How everyone at veterinary practices – including the distributor reps who call on them – can contribute to improving feline health care
Jane Brunt, DVM, isn’t interested in the negatives. Core vaccines may be down for the year, and feline visits may not be trending upward, but … “I’d like to think that instead of looking down and contemplating our navel saying ‘Oh, here we go again – cat owners won’t do this, cat owners don’t do that’ – we are asking ourselves: What are opportunities we can take advantage of that are already available for helping veterinary practices with feline visits? How can we do better, and more, for cats?”
That includes the distributor reps calling on veterinary practices. “As a rep, are you cat friendly? How are you showing your support with cats and your cat products?”
Indeed, from veterinarian, to staff, to distributor rep, there is still a tremendous opportunity for feline healthcare, says Brunt, Executive Director of the CATalyst Council. She offered several suggestions of areas that can be improved.
An emphasis on preventive healthcare for indoor cats
The notion that indoor cats don’t get sick or don’t need parasite prevention is bad medicine. “A case in point is heartworm preventives.” Heartworm disease is spreading to new regions of the country each year, according to the American Heartworm Society. Stray and neglected dogs and certain wildlife such as coyotes, wolves, and foxes can be carriers of heartworms. Mosquitoes blown great distances by the wind and the relocation of infected pets to previously uninfected areas also contribute to the spread of heartworm disease. And even indoor cats are not immune. “Indoor cats need heartworm prevention in all heartworm endemic areas,” Brunt says. They also need to be on preventives for fleas and ticks, which carry diseases that cats, and humans, can contract.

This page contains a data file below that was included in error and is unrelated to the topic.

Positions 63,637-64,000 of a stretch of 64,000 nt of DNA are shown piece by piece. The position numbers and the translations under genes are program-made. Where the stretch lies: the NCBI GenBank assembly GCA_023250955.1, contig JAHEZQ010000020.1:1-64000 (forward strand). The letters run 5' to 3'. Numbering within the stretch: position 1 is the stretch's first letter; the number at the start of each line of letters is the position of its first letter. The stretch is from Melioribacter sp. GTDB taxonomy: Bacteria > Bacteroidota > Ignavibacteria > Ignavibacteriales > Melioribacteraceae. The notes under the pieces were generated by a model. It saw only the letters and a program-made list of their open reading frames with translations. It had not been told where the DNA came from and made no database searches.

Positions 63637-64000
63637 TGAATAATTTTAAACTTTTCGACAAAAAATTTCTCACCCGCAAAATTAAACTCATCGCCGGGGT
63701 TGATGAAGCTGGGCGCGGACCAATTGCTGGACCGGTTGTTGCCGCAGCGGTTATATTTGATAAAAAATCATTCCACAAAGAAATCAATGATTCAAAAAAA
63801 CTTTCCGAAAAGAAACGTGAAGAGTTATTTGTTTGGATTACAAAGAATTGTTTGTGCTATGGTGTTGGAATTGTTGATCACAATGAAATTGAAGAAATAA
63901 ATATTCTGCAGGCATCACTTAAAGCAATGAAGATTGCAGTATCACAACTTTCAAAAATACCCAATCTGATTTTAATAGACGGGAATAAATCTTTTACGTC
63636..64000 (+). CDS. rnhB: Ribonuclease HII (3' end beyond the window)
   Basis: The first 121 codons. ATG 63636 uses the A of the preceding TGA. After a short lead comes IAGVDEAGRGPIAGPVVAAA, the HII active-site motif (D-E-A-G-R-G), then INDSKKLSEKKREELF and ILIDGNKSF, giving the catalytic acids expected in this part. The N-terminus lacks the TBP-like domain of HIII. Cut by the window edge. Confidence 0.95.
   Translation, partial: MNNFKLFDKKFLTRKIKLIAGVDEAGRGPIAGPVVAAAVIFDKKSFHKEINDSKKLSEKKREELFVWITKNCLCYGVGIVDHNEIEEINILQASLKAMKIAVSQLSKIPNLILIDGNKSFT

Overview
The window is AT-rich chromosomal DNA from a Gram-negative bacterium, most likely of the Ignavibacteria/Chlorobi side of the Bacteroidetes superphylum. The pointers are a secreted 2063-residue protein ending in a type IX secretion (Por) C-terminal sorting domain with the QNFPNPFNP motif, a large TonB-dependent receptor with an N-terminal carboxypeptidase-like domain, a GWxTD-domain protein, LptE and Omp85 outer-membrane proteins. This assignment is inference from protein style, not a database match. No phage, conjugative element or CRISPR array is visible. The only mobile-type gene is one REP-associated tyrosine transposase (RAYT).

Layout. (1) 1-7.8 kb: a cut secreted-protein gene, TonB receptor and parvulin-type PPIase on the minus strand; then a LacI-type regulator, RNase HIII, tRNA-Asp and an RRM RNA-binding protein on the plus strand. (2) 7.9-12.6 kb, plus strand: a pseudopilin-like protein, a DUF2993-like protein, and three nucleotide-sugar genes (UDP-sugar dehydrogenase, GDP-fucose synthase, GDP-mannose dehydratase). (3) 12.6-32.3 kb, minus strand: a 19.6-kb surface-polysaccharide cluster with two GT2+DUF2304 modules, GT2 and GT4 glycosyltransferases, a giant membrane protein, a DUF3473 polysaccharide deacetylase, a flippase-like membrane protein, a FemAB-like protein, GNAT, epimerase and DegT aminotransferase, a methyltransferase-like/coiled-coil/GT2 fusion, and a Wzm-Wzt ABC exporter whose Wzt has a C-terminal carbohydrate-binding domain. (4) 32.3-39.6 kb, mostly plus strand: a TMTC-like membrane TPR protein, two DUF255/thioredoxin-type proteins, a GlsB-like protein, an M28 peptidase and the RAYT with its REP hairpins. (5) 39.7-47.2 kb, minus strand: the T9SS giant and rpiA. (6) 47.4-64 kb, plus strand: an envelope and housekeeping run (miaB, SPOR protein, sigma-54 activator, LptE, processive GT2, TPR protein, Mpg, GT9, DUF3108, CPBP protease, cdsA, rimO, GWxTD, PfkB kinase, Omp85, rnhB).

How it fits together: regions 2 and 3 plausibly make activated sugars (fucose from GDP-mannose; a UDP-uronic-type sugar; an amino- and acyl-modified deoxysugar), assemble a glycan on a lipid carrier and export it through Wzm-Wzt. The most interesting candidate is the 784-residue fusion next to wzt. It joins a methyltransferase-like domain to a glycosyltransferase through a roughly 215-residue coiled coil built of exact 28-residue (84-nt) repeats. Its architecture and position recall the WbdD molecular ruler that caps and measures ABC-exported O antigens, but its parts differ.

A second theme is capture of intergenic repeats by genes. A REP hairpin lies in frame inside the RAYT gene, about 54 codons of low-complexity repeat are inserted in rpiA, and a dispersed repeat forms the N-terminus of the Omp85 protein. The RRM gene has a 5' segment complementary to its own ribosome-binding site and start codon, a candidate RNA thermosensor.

A better understanding of feline fear and arousal
Knowing cats are different than dogs, you will certainly handle them differently, Brunt says. There is a rewiring that needs to happen with terminology. “We don’t use the word restrain, we use the word handle,” says Brunt. “It’s a completely different mindset. It’s just thinking differently. With handling, what arouses cats? Arousal and fear are not aggression. Cats may become aggressive if they get really scared. If you think about it, if they are scared, rather than aggressive, wouldn’t you take a different approach? Wouldn’t your mindset be a little different?”
Utilize educational opportunities
Distributor reps can recommend educational opportunities on feline care to their clients, and what’s worked for other practices. There are plenty of resources related to feline care. For instance, the AAFP’s Cat Friendly Practice® program has lots of valuable information, Brunt says. “The materials are useful and easy to understand and implement,” says Brunt. “There are obviously benefits when practices complete the steps required to have the Cat Friendly Practice Designation. They have access to handling guidelines and behavior guidelines from AAFP. Those are great resources.”
Outreach in advance of appointments
Veterinary practices can provide help for clients to overcome some of the barriers for cat visits. That would include things like asking the owner at the time of scheduling the appointment if they have trouble getting their cat in the carrier. Is there a way for the practice to help? As a distributor rep, what resources do you have or know of that could help?
Reminders are also important, especially for new cat owner appointments. The fall off because of excuses – such as the pet owner couldn’t get their cat in the carrier or catch the cat – is pretty big, says Brunt. “So, there should be a lot more touch points on not only confirming the appointment, but also providing resources, and tips for making that trip easier,” she says. “At the very least, if the veterinary practice knows an hour or two hours in advance that they’re not coming, then that opens up the appointment.”
Explore streams of new patient acquisition
One way to do that is to connect veterinary practices with shelters and adoption organizations. Do your clients have partnerships set up with local shelters, or offer programs to support adoptions and care, such as a free kitten kit for adopted cats? “That would be a good question to ask the practice: What do you guys do with the local shelters or organizations? Are you a donor? Just to ask the question about whether they are building those relationships helps them to think about a stream of new patient acquisition.”